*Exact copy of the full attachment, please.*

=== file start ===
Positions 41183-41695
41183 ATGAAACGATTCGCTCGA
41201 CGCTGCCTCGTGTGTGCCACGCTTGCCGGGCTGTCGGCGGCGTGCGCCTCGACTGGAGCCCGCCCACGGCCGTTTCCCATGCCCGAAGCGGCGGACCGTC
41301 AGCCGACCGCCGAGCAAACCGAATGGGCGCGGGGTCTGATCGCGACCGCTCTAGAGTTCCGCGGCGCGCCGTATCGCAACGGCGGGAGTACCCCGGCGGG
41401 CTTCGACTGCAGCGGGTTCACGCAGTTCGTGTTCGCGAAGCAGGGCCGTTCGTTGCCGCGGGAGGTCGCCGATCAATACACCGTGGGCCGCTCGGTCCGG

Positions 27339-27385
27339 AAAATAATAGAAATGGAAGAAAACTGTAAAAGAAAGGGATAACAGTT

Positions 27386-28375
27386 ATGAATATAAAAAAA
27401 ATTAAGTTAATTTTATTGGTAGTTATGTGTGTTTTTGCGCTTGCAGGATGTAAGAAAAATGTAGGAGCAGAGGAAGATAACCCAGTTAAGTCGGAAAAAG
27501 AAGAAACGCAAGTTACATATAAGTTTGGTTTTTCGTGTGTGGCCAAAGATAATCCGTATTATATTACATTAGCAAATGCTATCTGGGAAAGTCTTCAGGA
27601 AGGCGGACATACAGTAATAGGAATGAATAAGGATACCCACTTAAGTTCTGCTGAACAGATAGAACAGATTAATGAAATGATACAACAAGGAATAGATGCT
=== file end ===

Positions 41183-41695
41183 ATGAAACGATTCGCTCGA
41201 CGCTGCCTCGTGTGTGCCACGCTTGCCGGGCTGTCGGCGGCGTGCGCCTCGACTGGAGCCCGCCCACGGCCGTTTCCCATGCCCGAAGCGGCGGACCGTC
41301 AGCCGACCGCCGAGCAAACCGAATGGGCGCGGGGTCTGATCGCGACCGCTCTAGAGTTCCGCGGCGCGCCGTATCGCAACGGCGGGAGTACCCCGGCGGG
41401 CTTCGACTGCAGCGGGTTCACGCAGTTCGTGTTCGCGAAGCAGGGCCGTTCGTTGCCGCGGGAGGTCGCCGATCAATACACCGTGGGCCGCTCGGTCCGG

Positions 27339-27385
27339 AAAATAATAGAAATGGAAGAAAACTGTAAAAGAAAGGGATAACAGTT

Positions 27386-28375
27386 ATGAATATAAAAAAA
27401 ATTAAGTTAATTTTATTGGTAGTTATGTGTGTTTTTGCGCTTGCAGGATGTAAGAAAAATGTAGGAGCAGAGGAAGATAACCCAGTTAAGTCGGAAAAAG
27501 AAGAAACGCAAGTTACATATAAGTTTGGTTTTTCGTGTGTGGCCAAAGATAATCCGTATTATATTACATTAGCAAATGCTATCTGGGAAAGTCTTCAGGA
27601 AGGCGGACATACAGTAATAGGAATGAATAAGGATACCCACTTAAGTTCTGCTGAACAGATAGAACAGATTAATGAAATGATACAACAAGGAATAGATGCT